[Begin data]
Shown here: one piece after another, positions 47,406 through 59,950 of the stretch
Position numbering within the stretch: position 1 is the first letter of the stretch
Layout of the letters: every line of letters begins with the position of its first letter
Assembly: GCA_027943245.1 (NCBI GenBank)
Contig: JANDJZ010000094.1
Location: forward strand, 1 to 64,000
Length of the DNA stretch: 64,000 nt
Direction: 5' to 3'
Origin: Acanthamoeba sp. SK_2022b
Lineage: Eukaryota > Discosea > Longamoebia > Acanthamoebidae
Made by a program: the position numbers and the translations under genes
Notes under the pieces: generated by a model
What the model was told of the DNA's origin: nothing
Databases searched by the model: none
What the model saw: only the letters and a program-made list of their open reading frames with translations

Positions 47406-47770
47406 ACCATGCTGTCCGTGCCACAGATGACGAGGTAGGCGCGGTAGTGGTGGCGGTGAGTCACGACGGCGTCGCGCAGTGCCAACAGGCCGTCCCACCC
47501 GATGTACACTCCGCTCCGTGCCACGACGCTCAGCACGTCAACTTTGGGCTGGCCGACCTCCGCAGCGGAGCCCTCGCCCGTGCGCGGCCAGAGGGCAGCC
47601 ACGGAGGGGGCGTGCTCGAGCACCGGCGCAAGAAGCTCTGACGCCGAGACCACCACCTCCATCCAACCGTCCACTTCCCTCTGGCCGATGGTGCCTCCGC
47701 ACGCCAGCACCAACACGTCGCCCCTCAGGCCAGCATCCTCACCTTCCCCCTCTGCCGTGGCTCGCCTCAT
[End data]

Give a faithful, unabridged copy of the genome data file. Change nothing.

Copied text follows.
Shown here: one piece after another, positions 47,406 through 59,950 of the stretch
Position numbering within the stretch: position 1 is the first letter of the stretch
Layout of the letters: every line of letters begins with the position of its first letter
Assembly: GCA_027943245.1 (NCBI GenBank)
Contig: JANDJZ010000094.1
Location: forward strand, 1 to 64,000
Length of the DNA stretch: 64,000 nt
Direction: 5' to 3'
Origin: Acanthamoeba sp. SK_2022b
Lineage: Eukaryota > Discosea > Longamoebia > Acanthamoebidae
Made by a program: the position numbers and the translations under genes
Notes under the pieces: generated by a model
What the model was told of the DNA's origin: nothing
Databases searched by the model: none
What the model saw: only the letters and a program-made list of their open reading frames with translations

Positions 47406-47770
47406 ACCATGCTGTCCGTGCCACAGATGACGAGGTAGGCGCGGTAGTGGTGGCGGTGAGTCACGACGGCGTCGCGCAGTGCCAACAGGCCGTCCCACCC
47501 GATGTACACTCCGCTCCGTGCCACGACGCTCAGCACGTCAACTTTGGGCTGGCCGACCTCCGCAGCGGAGCCCTCGCCCGTGCGCGGCCAGAGGGCAGCC
47601 ACGGAGGGGGCGTGCTCGAGCACCGGCGCAAGAAGCTCTGACGCCGAGACCACCACCTCCATCCAACCGTCCACTTCCCTCTGGCCGATGGTGCCTCCGC
47701 ACGCCAGCACCAACACGTCGCCCCTCAGGCCAGCATCCTCACCTTCCCCCTCTGCCGTGGCTCGCCTCAT